Ranking the College Basketball Conferences
by Trevor Whenham - 1/7/2011
We are, in round numbers, halfway through the college basketball season. The nonconference schedule has mostly been played out, and now we get to enjoy the serious business of conference play. This transitional time is a perfect time to stand back and take a look at how the six major conferences stack up. The criteria here are loose -- betting performance, performance against overall expectations, general strength, and a bit of my personal bias. Here they are, from top to bottom:
Big East - In my mind the Big East defaults into the top position. That doesn’t mean that they can’t end up anywhere else -- just that they have so many teams and such depth that the top spot is theirs to lose. They certainly haven’t lost it this year. If the tournament were to start today, Syracuse would be, for the second straight year, a No. 1 seed, and they would be joined by probably nine other teams -- including as many as five others in the top four seeds. Conference play is going to be absolutely brilliant - as always -- for this group. The usual cast of characters is mostly solid, and teams like Temple (the top ATS team in the country) and St. John’s are showing some real flair. This conference was built to shine at basketball, and that’s what its are doing. I’m not sure I see an eventual champion in this group, but I see a lot of teams that will have something to say in the tournament.
Big Ten - I really hate Ohio State, so it kills me to say this, but I think the Buckeyes are the best team in the country right now since Kyrie Irving was hurt. Jared Sullinger has been ridiculous, and the team has a discipline and relentlessness that can’t be matched. Purdue is playing as well as a team can after losing their best player. Illinois is for real. Wisconsin borrows some of their toughness and defensive intensity from the football team. Michigan State has been a slight disappointment so far, but still has the talent and potential to repeat last year’s Final Four appearance. Minnesota and Northwestern are interesting. For its size this conference is loaded, and their three best teams are at least as good as any conference’s top three.
Big 12 - Kansas is Kansas. They have been very good, and are only going to get better. Missouri is better than I expected thanks to the impressive Marcus Denmon, and I don’t think anyone will beat them at home. Texas makes me proud to be Canadian -- stars Tristan Thompson and Cory Joseph are both fellow Canucks, and they have combined to make this team one of the biggest surprises in the country. Kansas State isn’t yet scary but easily could be. Oklahoma State and Texas A&M are two teams that do more than you would think because they play hard and commit to defense. Baylor has way too much talent to be as underwhelming as they have been so far. I don’t like the league on top as much as the Big Ten, but they are just as deep and exciting as that group this year. Coming off a frustrating couple of seasons the Big 12 looks like it is ready to roar -- and then cease to exist in its current form. As an aside, it’s interesting to note that losing Nebraska and Colorado next year may hurt on the football field, but it only makes the league better on the basketball side.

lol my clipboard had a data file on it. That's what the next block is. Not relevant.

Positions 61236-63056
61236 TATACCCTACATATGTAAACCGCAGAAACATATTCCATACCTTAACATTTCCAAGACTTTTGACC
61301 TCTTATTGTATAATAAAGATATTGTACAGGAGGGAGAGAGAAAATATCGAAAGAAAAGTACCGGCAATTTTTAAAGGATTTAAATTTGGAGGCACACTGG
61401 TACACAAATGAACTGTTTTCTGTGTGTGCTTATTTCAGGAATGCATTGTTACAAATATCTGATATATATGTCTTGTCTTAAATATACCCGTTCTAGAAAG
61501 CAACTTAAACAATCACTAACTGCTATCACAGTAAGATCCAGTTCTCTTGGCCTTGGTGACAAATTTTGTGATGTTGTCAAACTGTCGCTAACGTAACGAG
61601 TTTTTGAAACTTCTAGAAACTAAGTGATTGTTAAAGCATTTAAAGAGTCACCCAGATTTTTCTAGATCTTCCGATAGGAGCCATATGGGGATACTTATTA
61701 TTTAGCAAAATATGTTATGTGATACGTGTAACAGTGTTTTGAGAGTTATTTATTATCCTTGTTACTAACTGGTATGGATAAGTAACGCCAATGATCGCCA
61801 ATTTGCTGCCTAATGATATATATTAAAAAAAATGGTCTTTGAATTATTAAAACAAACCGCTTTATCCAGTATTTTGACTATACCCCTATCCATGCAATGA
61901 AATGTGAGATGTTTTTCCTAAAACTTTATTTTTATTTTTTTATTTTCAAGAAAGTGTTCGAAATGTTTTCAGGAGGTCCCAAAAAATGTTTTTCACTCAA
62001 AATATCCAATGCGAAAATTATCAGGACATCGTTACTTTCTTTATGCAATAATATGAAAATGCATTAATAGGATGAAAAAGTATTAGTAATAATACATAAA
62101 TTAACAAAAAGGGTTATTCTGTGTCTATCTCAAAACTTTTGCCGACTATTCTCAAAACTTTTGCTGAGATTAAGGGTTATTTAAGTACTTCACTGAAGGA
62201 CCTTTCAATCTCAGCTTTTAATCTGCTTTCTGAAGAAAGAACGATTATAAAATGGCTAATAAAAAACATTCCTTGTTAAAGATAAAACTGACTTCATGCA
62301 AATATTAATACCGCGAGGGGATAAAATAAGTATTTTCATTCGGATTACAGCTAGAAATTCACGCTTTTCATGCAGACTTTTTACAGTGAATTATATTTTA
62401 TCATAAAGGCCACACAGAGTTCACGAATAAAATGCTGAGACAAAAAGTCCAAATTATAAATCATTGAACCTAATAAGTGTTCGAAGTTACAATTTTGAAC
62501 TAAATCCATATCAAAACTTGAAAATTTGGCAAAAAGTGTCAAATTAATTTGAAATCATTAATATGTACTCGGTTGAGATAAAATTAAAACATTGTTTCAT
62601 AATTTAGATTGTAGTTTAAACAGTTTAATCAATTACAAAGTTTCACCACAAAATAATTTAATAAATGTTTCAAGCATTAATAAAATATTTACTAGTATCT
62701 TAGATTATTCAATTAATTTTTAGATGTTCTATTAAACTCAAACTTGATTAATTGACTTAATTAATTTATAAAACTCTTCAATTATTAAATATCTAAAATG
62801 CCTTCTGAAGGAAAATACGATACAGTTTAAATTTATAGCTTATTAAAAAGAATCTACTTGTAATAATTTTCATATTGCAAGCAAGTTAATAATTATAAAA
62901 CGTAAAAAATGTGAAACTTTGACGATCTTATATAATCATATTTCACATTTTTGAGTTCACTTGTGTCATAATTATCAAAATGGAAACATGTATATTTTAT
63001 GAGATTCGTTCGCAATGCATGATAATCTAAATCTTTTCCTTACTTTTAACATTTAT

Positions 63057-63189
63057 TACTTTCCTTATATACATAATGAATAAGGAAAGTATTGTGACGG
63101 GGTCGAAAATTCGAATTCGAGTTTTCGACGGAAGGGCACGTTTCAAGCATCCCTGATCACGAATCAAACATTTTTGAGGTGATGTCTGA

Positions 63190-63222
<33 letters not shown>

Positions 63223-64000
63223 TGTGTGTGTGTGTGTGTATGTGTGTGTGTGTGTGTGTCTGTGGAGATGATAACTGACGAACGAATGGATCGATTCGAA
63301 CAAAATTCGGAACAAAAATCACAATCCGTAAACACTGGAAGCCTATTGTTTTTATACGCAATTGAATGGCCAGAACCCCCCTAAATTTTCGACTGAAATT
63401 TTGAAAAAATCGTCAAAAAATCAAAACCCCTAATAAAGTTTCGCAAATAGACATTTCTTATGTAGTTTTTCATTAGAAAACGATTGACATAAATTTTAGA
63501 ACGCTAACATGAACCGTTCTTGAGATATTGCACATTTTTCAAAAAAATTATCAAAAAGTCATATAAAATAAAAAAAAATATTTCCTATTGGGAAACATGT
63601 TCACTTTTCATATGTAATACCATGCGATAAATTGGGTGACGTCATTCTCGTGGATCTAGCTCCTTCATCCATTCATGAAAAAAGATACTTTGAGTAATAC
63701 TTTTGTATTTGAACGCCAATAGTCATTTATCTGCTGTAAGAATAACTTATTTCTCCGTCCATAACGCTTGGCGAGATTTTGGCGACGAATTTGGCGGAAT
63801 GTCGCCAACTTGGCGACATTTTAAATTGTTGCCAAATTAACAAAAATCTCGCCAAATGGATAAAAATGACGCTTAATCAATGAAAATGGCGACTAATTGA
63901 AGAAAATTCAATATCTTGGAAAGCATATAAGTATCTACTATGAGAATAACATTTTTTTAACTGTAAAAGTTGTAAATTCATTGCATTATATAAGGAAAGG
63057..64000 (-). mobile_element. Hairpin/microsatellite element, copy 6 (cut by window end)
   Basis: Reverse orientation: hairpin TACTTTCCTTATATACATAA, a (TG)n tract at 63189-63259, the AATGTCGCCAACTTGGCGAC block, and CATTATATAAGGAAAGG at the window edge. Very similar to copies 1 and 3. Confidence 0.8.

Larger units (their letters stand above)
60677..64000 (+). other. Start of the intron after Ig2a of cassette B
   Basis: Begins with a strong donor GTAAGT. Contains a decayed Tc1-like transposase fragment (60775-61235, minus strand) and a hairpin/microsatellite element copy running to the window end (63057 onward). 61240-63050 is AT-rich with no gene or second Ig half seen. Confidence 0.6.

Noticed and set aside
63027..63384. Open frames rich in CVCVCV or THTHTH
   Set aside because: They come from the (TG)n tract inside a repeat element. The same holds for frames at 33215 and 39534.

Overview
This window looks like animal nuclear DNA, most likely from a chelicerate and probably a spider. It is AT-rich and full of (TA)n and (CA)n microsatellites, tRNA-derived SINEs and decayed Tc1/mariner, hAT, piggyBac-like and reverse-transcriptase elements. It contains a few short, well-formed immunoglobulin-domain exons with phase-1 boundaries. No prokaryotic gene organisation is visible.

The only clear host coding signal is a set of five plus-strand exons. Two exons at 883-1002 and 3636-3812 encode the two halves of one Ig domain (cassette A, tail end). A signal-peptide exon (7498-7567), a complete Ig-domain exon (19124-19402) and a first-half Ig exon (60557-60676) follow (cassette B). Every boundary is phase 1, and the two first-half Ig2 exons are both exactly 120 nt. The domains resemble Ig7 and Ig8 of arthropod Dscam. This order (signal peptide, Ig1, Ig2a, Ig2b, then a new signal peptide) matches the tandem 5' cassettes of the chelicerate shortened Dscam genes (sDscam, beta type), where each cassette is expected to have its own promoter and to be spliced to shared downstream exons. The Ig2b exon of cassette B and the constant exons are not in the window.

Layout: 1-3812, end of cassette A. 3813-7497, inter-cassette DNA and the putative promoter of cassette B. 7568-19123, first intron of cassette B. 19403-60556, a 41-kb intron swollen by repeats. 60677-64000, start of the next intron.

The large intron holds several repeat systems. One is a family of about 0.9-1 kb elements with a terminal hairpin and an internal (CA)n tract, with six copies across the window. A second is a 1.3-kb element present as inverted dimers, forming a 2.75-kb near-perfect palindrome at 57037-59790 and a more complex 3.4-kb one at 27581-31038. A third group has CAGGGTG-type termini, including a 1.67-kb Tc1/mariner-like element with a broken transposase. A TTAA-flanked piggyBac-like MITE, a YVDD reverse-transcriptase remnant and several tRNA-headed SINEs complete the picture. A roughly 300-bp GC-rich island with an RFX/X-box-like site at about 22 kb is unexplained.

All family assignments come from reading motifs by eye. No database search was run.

ACC - This league is ridiculous this year -- and not in a good way. Duke is easily one of the best two teams in the country, and if they can get Irving back by March they will be scary. And that’s pretty much it. When your second best team is NC State you aren’t much of a conference right now. North Carolina is making some noise, and Florida State would be dangerous if teams only had to play defense, but outside of Duke there isn’t a team I really take seriously. Virginia Tech is, bar none, the biggest disappointment in the country. I should probably have the ACC lower in these ratings, but it just doesn’t seem right to have the league with the No. 1 team at the bottom.
SEC - John Calipari has shown just how good he is -- at coaching and recruiting. His squad was decimated in the draft, yet here he is with a decent shot at a No. 1 seed. If Enes Kanter is freed from purgatory and allowed to play then this team will be very tough to beat in March. The problem with the SEC is that there isn’t another team to fear. Vanderbilt, Georgia, and Florida can play, but all are way too flawed to take seriously. Tennessee is a mess. No one else is even worthy of mention. The most noteworthy thing remaining in this group is that Auburn can be so very good at football and so very bad at basketball in the same year. You’d think one program would lift the other. I guess the football team spent all of the player acquisition budget the program had this year.
Pac 10 - I keep hearing that this team will be tough come tournament time like they were last year. That could be true, but right now this group is a giant disappointment again. If the tournament started today their best seed would probably be Washington at a No. 5 -- and their hopes took a hit when they just lost Abdul Gaddy for the year. That’s embarrassing. Arizona should return to the tournament, and is probably the class of the group in my eyes. The biggest mystery here is what happened to Ben Howland? I really don’t understand how he has managed to coach UCLA right off the map. Teams have to rebuild occasionally, but there is no excuse for a team like his to take this long to be relevant again. I mean, it’s freaking UCLA.
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